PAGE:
A team of gravitational wave researchers led by the ARC Center of Excellence for the Discovery of Gravitational Waves (OzGrav) found that when two black holes merge, the resulting formation emits several “squeaks”Which, due to their frequencies, allow us to detect the shape of the final black hole.

This finding published in the journal Communicatios Physics, is a breakthrough because it gives astronomers a unique opportunity to observe rapidly changing black holes and explore gravity in its most extreme form as well as being a major step in testing the Theory of Gravity by Albert Einstein.

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The black holes They are silent stellar entities, swallowing anything that gets too close to them not even light can escape. However, when two black holes collide and merge, they produce one of the most catastrophic events in the Universe: In a split second, a highly deformed black hole is born, releasing enormous amounts of energy as it settles into its final form. .

Although colliding black holes do not produce light, astronomers can observe the gravitational waves detected that create: waves in the structure of space and time. Scientists speculate that after a collision, the behavior of the remaining black hole is key to understanding gravity and should be encoded in the emitted gravitational waves.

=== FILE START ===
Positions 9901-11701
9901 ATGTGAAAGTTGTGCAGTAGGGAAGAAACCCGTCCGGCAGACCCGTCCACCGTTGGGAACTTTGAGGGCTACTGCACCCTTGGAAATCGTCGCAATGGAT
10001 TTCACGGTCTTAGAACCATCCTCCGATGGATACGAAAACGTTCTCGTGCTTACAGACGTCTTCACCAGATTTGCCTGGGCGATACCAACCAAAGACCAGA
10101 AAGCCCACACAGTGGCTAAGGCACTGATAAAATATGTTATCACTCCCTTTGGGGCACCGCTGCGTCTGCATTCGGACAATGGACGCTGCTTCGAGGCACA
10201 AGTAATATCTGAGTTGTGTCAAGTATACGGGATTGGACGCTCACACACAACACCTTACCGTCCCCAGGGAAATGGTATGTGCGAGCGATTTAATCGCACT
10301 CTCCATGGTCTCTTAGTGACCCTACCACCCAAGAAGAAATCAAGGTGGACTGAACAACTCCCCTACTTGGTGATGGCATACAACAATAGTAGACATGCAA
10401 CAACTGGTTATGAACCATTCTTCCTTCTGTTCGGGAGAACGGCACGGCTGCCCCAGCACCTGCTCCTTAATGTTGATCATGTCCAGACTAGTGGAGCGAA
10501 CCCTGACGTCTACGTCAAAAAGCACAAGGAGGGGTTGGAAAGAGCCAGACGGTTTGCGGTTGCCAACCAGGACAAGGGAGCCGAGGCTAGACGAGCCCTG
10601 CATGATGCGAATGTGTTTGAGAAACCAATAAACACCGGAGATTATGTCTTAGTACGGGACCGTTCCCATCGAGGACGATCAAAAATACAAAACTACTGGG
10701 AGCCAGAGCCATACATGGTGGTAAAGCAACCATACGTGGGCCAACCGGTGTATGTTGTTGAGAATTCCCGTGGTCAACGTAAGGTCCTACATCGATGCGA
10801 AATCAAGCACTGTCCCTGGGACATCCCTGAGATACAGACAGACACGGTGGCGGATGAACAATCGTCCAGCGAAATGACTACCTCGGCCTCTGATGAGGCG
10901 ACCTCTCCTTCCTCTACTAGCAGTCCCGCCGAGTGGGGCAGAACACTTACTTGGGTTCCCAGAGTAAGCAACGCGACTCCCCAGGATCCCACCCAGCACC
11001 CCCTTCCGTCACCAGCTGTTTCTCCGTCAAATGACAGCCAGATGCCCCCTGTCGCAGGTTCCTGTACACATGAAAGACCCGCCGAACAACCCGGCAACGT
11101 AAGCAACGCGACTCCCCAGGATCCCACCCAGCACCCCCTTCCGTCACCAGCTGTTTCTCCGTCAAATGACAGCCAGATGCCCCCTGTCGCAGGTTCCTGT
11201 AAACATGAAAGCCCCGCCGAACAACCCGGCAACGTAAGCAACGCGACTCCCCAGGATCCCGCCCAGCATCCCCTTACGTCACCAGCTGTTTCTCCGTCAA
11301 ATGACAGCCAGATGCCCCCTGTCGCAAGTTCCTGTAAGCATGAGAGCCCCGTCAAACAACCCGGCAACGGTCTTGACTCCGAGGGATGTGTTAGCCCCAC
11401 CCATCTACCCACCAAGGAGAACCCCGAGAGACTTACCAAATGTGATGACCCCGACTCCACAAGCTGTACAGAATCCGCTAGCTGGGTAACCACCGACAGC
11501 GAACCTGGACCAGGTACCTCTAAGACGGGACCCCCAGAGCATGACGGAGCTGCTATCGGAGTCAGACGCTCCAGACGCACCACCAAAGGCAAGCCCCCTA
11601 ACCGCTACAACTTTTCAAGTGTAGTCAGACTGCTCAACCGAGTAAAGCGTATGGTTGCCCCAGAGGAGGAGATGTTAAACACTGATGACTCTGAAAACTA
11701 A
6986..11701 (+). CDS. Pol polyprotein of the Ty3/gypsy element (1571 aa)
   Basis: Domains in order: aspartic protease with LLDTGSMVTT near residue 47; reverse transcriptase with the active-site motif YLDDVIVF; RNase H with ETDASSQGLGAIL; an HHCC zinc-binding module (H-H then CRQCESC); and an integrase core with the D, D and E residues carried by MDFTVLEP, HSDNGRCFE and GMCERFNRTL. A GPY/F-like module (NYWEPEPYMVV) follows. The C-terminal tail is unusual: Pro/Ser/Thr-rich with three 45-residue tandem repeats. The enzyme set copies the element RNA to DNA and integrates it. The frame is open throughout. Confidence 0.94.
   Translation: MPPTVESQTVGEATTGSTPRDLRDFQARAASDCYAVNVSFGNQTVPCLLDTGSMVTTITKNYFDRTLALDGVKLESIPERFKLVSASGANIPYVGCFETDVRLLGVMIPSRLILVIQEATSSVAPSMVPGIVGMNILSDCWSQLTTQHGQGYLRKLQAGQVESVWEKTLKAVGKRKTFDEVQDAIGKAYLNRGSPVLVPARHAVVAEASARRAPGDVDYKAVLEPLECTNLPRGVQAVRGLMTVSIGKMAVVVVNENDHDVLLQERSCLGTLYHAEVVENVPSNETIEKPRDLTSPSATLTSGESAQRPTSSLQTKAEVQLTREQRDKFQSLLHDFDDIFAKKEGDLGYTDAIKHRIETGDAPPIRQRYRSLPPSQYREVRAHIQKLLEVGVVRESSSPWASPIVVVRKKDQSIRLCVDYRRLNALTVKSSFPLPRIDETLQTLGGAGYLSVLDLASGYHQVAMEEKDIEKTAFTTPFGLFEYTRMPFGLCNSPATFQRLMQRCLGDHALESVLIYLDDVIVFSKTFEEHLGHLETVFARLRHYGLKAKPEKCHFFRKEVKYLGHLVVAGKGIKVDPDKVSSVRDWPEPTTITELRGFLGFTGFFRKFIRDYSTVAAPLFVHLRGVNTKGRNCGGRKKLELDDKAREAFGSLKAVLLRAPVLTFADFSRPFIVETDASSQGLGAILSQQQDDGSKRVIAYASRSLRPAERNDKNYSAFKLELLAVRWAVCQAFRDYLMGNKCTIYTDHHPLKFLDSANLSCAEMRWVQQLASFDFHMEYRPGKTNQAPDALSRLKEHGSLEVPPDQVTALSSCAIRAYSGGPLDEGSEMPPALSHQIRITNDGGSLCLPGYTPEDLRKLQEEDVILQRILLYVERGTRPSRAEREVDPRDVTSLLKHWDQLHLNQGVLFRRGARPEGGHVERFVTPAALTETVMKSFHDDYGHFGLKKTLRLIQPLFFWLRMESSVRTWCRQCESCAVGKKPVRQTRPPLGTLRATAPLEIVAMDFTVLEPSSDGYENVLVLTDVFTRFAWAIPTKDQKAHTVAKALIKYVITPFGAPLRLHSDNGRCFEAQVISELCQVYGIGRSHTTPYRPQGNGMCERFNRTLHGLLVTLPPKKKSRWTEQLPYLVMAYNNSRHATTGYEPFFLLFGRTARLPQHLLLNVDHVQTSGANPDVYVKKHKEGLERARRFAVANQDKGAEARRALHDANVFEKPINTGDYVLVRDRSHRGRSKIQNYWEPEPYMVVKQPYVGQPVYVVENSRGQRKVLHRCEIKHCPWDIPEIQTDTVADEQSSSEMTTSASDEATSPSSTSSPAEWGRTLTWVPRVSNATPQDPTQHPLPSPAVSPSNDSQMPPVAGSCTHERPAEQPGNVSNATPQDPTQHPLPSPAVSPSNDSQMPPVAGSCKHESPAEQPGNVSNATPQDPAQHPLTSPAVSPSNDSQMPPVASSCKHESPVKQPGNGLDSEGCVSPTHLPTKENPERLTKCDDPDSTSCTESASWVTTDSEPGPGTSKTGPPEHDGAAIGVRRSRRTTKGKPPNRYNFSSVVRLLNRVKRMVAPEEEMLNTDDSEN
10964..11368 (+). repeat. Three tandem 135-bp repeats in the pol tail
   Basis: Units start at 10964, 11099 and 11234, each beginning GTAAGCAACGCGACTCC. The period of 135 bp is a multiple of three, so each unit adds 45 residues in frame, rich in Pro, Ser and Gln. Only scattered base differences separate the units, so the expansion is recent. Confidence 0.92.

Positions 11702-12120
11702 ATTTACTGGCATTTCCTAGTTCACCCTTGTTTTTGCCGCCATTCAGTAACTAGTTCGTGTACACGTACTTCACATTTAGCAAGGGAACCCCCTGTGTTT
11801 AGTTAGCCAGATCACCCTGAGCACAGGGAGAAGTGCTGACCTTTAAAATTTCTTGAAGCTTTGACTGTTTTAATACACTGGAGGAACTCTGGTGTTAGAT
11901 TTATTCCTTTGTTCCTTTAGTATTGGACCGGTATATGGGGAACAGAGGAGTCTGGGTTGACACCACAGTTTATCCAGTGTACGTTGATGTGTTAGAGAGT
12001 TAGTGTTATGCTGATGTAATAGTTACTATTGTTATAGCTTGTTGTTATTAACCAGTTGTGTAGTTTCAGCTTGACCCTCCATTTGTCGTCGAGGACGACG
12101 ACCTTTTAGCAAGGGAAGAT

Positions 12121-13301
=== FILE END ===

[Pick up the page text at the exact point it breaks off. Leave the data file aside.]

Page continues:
This picture, by artist R. Hurt, shows the spiral structure of our galaxy, the Milky Way. The poster is extremely beautiful.
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So did Spanish, Australian and American scientists, who performed simulations of black hole collisions using supercomputers.

The shape of the final black hole

“We found that these signals are much richer and more complex than previously thought, allowing us to learn more about the enormously changing shape of the final black hole,” he says. Christopher Evans from the Georgia Institute of Technology, United States.

The teacher Juan Calderon Bustillo, OzGrav alumnus and director of the research comments “the tone and amplitude of the signal increase as the two black holes get closer and faster. After the collision, the final remaining black hole emits a signal with a constant pitch and decreasing amplitude, like the sound of a bell being rung. “

The study found, however, that something completely different happens if the collision is observed from the “equator” of the final black hole. “When we look at black holes from their equator, we find that the final black hole emits a more complex signal, with a pitch that rises and falls a few times before dying,” says Professor Calderón Bustillo. “In other words, the black hole really beeps multiple times“.